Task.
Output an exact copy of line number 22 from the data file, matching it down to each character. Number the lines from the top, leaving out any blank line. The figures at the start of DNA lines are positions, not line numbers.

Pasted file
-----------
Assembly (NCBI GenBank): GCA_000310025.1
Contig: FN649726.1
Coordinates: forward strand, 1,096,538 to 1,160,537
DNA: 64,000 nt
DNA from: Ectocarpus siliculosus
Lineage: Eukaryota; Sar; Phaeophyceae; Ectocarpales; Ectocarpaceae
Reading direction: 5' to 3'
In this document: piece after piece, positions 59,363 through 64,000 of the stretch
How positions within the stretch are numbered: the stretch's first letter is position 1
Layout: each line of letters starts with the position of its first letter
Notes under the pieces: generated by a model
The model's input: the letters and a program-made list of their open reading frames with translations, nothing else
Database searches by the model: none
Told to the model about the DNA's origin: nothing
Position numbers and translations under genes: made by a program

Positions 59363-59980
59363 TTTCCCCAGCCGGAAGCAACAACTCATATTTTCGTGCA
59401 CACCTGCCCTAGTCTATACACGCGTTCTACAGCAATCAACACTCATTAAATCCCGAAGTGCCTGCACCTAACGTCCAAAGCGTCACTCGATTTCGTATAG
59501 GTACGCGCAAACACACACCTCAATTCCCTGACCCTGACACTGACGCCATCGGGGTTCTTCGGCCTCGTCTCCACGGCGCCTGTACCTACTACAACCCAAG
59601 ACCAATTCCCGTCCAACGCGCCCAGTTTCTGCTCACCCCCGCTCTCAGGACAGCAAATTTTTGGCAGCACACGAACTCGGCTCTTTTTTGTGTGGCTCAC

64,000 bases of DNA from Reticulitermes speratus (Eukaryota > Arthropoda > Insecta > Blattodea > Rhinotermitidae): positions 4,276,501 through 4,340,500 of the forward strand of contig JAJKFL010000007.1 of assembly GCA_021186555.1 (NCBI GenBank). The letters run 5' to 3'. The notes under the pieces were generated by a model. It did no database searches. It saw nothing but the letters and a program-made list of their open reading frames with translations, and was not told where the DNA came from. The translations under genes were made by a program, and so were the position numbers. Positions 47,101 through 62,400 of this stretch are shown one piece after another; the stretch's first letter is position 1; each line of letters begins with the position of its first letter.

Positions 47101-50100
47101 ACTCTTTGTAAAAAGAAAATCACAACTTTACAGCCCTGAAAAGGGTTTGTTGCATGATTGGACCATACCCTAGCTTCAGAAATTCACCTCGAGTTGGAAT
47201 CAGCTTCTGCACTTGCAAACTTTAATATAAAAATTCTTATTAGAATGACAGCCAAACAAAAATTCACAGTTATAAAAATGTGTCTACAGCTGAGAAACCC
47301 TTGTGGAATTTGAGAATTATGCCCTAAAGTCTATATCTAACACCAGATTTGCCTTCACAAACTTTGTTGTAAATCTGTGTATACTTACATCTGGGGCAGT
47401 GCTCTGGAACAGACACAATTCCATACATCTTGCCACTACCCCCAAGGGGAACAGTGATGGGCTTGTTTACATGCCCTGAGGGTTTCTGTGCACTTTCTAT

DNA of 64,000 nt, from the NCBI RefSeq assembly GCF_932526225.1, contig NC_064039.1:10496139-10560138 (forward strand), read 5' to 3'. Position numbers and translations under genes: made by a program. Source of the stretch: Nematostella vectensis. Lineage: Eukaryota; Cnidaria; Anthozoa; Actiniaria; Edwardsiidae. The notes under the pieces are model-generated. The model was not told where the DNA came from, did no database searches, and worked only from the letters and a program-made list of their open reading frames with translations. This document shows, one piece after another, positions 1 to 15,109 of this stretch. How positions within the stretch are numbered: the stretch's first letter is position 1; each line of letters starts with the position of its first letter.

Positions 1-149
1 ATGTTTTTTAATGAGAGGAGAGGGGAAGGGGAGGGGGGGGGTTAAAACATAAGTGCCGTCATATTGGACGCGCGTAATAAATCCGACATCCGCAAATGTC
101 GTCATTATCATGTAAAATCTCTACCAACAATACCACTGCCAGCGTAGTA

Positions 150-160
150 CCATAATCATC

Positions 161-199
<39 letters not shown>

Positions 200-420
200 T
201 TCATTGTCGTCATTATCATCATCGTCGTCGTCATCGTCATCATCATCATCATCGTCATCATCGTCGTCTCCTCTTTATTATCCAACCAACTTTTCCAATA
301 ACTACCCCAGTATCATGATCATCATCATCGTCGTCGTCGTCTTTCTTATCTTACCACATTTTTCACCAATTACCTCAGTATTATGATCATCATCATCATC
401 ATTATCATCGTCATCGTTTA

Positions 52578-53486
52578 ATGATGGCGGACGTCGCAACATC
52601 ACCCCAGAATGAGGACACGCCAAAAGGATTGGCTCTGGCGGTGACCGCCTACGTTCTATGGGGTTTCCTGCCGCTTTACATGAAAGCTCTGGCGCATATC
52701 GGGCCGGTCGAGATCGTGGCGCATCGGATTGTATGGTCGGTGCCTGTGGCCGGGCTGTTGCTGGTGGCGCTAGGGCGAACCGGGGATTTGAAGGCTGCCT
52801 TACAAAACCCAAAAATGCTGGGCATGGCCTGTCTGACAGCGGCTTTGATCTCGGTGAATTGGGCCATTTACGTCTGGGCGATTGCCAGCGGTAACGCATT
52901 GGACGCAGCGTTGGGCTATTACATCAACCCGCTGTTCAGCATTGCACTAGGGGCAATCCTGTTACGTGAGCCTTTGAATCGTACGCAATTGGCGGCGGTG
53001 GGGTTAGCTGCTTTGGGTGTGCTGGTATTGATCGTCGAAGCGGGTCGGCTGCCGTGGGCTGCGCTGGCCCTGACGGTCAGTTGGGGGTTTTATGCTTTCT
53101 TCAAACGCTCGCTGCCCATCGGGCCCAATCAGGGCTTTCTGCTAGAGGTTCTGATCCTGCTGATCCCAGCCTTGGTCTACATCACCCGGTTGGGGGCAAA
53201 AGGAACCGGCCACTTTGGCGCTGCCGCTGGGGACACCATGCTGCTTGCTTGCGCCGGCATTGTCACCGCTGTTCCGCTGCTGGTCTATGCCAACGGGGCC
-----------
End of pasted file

Positions 47101-50100